Numerous religious ceremonies and observances also took place throughout the holy month. On the fifteenth of Ramazan, the sultan and high government officials went to pay homage to the relics of the prophet Muhammad, which they held in great veneration. These included the prophet’s mantle, “a black woollen jacket, measuring 124 centimeters, with wide sleeves and cream-colored wool lining,” his flag and battle standard, the hair from his beard, a piece of his tooth, and his footprint set in a piece of stone. The ceremonial uncovering, display, and veneration of these relics followed the noon prayer. Though conducted privately, the ceremony was nonetheless an occasion of great religious significance.
Even before the arrival of the bayram, the sultan — as well as the rich and powerful who surrounded him — demonstrated their devotion, charity, and piety by distributing alms to the poor. Some families prepared a variety of dishes and sent them to their neighbors, as well as to the poor and the needy.
Outside the palace, before the arrival of the new month, the faithful who had fasted for 30 days made their customary fast offering. Such an offering required them to distribute among the poor and the needy a certain amount of wheat, barley, dates, and fruit. This purified their fast for it was believed that until a Muslim had distributed these gifts, or their equivalent in money, god kept his fasting suspended between heaven and earth.
Among the wealthy and powerful families, every member of the household, including servants and slaves, received a valuable present according to their status, “the length and difficulty of their services,” or “the degree of favor in which” they “were held.”
In the Arab provinces of the empire, where this practice was called sadaqat ul-Fitr or zakat ul-Fitr, the alms were distributed one or even two nights before the end of Ramazan. The head of household was responsible to pay the alms on behalf of every member of his family. Approximately two kilograms of grains was distributed on behalf of each family member. Some among the rich and powerful chose to distribute money instead of grains or dates.
The Night of Power (Lailatul-Qadr)
The most important of all holy nights was the Night of Power, which was observed on the 27th of Ramazan, the ninth month in the Islamic calendar. It celebrated the angels’ descent to earth with the Holy Quran and the Angel Gabriel’s revelation of it to the prophet Muhammad. The night was also significant because it was believed that special blessings were sent down to the truly devout from heaven. Upon the arrival of the Night of Power, a solemn and meditative spirit overcame every Muslim household.
From the large urban centers to the humblest village, young and old, men and women, state officials, merchants, artisans and peasant farmers, participated in night prayers, for they believed that on this night the fate of every devout Muslim was shaped for the following year.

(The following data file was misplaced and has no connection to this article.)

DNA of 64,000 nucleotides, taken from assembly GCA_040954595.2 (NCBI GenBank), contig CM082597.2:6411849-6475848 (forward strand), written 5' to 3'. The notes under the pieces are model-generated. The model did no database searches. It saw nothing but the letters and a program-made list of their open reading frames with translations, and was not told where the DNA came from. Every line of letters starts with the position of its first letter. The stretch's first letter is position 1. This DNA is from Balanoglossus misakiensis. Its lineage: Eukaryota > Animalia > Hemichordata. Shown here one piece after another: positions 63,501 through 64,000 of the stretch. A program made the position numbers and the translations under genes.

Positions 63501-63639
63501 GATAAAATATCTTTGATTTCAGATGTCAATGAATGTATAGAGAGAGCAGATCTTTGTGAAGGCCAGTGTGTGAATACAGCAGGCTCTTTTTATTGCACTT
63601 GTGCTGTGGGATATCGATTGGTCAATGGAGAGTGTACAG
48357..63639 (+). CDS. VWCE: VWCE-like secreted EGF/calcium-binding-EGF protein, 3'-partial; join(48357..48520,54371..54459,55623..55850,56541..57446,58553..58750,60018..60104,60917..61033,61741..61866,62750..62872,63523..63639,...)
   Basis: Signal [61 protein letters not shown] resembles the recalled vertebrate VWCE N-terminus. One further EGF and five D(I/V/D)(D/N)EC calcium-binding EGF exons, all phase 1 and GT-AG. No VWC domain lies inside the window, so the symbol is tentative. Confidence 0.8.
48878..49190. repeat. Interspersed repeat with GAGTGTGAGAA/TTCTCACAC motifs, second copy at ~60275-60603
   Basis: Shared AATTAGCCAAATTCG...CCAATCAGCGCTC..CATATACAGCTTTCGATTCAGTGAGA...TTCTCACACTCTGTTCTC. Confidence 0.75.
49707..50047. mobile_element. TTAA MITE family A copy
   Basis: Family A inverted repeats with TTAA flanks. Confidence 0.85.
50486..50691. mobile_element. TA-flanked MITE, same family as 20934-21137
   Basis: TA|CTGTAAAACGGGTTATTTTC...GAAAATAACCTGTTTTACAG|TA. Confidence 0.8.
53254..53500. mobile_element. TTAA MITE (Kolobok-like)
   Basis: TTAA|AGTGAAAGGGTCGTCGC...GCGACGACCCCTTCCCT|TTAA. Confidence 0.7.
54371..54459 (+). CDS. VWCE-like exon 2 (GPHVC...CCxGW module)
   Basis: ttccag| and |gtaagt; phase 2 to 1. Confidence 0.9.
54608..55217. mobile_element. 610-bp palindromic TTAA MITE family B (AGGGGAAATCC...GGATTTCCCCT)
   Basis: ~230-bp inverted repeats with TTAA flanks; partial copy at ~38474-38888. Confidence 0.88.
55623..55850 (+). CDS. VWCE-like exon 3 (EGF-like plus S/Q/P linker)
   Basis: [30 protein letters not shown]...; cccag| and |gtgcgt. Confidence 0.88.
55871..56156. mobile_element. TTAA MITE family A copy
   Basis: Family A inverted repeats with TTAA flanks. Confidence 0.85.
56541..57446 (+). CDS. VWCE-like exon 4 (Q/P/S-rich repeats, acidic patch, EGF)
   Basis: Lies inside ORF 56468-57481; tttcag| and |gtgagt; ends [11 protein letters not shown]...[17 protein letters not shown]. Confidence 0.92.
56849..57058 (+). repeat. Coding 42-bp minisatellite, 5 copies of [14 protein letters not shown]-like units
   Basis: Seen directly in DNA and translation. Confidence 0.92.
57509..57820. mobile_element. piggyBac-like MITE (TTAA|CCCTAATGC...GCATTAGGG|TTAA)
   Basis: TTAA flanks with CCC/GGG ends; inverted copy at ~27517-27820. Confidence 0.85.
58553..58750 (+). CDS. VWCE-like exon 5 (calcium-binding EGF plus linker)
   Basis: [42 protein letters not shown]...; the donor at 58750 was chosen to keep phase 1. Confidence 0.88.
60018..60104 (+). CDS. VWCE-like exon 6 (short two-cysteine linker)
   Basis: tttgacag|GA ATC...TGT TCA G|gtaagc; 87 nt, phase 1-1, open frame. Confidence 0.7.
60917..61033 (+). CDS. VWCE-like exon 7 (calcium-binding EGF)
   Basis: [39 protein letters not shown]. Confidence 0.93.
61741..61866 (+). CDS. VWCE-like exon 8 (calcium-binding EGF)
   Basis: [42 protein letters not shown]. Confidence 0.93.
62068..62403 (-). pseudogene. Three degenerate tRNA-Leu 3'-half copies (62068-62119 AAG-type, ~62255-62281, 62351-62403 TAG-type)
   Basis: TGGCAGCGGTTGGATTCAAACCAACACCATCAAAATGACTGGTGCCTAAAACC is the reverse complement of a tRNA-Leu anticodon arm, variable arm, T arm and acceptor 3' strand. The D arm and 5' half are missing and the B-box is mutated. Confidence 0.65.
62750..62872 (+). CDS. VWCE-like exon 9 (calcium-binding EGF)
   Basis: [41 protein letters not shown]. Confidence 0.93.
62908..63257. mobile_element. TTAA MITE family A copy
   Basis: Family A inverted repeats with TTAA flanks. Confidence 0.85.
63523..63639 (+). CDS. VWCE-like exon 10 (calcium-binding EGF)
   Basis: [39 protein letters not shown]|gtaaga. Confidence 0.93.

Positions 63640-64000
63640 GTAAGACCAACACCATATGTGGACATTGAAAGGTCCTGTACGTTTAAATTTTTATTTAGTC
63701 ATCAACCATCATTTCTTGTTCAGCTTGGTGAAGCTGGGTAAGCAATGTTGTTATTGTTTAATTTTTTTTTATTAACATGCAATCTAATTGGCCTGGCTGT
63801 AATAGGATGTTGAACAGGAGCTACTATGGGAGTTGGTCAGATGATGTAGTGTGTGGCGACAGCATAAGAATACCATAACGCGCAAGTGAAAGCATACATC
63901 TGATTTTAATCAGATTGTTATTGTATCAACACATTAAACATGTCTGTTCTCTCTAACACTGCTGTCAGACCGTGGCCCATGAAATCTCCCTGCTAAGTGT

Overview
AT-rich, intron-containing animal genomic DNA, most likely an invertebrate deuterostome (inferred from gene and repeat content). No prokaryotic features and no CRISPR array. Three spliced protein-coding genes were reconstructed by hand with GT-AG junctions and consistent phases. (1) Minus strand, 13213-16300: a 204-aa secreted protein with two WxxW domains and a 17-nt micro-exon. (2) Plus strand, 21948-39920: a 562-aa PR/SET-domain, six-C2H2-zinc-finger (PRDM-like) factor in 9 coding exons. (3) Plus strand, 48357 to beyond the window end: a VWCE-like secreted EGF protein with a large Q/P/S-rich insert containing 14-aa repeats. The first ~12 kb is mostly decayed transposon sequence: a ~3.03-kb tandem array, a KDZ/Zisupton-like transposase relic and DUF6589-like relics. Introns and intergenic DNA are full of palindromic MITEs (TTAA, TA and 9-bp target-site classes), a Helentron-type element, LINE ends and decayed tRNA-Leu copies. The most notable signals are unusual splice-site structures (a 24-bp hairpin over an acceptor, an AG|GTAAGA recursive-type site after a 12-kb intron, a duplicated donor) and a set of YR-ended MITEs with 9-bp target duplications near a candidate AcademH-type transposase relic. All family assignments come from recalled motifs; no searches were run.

The end of Ramazan was marked with a three-day Islamic holiday called Ramazan Bayrami (Ramazan Festival) or Seker Bayrami (Sugar Festival) also known in Arabic as Eid ul-Fitr or Eid us-Sagheer, Minor Festival. The month of fasting ended and the festivities began with the first appearance of the new moon heralding the month of Shawwal. At times, the bayram was delayed if the weather was cloudy and the new moon did not appear in the sky. If the sky remained cloudy and the moon was obscured, it was simply presumed that the new moon was present and the month of fasting had ended. In Istanbul, the end of Ramazan was officially proclaimed with discharging of cannons at the imperial palace. The lights and lamps on the minarets were extinguished, and drums and trumpets were played in public places and the homes of high government officials and court dignitaries.
In the courtyards of the main mosques, markets were set up to sell meat, fruits, vegetables, sweets, clothing, fabrics, candles, toys, and a host of other popular goods. On the first day of Shawwal, the tenth month in the Islamic calendar, came the Ramazan celebration.
On the first day of the new month, men bathed, perfumed, and dressed in their finest clothing to attend congregational prayer. Having distributed their required alms, worshippers assembled outside their town or village in a large space especially set aside for the large congregation who attended the bayram prayer. There, led by an imam, they performed prayers. After the end of the prayer, the imam ascended the pulpit and delivered a sermon. 33 The prayer marking the new month had no call to prayer and no iqama, which was called to make all in attendance aware that the prayer was getting underway. Once prayers had ended, all worshippers embraced and wished one another a happy and healthy bayram. They then returned to their homes, taking a different road from the one they had taken coming to the prayer.
On the occasion of the arrival of the bayram, parents bought new clothes for their children, who proudly displayed them as they walked through the streets. Women wore their best jewelry and most splendid dress. The rich and powerful distributed presents among their servants, dependents, and the poor. During congratulatory visits, the young kissed the right hands of the older members of the family, who gave them sweets.
An important part of the bayram was the restoration of friendship between those who had quarreled or hurt each other’s feelings. After the mid-day service at the mosque and exchange of visits, some people set off for cemeteries, where temporary markets were set up to sell flowers, prayer books, and water for watering the plants around the grave. The rest of the day was spent in relaxation and amusement, such as listening to performances by the janissary marching band (mehtaran) or watching the popular Karagöz and Hacivat shadow theater.
Source: Daily Life in the Ottoman Empire by Mehrdad Kia